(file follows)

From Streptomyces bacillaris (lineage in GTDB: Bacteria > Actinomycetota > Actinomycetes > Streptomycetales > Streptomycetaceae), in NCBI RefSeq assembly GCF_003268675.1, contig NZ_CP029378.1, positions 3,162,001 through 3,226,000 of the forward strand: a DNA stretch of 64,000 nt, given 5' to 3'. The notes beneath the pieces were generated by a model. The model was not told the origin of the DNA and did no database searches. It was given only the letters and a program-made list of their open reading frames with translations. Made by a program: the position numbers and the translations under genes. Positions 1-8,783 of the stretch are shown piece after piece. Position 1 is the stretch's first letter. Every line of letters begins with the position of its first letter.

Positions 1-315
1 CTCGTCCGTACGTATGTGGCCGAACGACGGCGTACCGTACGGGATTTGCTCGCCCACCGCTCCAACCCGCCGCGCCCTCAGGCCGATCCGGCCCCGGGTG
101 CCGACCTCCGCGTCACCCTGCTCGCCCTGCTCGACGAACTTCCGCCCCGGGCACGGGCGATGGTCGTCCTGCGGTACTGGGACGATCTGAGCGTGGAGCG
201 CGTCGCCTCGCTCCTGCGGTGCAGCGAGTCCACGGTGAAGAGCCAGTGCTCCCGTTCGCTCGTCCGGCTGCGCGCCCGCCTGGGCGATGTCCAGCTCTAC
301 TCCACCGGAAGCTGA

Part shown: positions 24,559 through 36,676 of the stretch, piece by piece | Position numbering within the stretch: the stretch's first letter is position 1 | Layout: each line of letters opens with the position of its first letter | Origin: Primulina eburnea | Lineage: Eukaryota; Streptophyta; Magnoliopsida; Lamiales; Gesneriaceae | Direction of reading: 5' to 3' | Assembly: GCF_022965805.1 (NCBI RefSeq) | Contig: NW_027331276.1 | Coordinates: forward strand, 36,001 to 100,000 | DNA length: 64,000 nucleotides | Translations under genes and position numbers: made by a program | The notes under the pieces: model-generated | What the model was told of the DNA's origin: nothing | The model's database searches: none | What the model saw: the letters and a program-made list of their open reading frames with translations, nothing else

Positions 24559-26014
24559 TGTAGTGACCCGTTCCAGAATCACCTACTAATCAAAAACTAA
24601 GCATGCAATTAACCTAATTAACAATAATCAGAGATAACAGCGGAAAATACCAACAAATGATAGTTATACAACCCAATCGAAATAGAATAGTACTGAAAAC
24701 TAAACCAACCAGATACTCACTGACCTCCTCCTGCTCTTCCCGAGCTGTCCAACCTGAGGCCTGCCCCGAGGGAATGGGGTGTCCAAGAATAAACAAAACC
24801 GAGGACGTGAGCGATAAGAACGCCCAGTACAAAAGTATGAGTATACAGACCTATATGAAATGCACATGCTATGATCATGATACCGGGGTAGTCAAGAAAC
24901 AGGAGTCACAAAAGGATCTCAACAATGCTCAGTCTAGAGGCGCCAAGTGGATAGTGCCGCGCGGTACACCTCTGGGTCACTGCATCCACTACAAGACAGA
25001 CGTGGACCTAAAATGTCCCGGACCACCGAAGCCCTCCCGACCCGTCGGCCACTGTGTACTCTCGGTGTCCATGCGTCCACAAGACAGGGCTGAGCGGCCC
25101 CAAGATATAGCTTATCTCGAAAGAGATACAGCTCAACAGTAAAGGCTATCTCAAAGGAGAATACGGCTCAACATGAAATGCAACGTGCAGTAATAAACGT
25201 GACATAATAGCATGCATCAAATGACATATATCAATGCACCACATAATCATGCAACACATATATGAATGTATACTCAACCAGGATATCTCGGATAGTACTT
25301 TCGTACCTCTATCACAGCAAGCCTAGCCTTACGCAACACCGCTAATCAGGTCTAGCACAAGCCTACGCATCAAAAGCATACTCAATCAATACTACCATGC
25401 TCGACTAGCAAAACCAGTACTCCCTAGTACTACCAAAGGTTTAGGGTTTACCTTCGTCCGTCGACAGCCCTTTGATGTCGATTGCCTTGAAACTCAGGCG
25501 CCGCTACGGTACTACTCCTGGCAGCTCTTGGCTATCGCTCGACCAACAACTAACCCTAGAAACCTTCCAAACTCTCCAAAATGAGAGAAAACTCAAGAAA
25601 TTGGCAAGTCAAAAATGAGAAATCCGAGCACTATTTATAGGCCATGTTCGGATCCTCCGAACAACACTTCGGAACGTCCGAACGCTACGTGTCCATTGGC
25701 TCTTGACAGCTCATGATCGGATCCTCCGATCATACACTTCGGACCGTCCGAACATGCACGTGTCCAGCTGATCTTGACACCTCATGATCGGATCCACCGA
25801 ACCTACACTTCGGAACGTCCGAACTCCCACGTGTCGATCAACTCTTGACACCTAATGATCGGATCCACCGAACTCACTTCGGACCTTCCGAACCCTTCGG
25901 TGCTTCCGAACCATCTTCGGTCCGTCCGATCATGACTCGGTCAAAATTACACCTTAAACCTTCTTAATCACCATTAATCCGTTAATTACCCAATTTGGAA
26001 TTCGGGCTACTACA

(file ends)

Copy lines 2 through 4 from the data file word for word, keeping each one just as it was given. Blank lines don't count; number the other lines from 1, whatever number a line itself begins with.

Positions 1-315
1 CTCGTCCGTACGTATGTGGCCGAACGACGGCGTACCGTACGGGATTTGCTCGCCCACCGCTCCAACCCGCCGCGCCCTCAGGCCGATCCGGCCCCGGGTG
101 CCGACCTCCGCGTCACCCTGCTCGCCCTGCTCGACGAACTTCCGCCCCGGGCACGGGCGATGGTCGTCCTGCGGTACTGGGACGATCTGAGCGTGGAGCG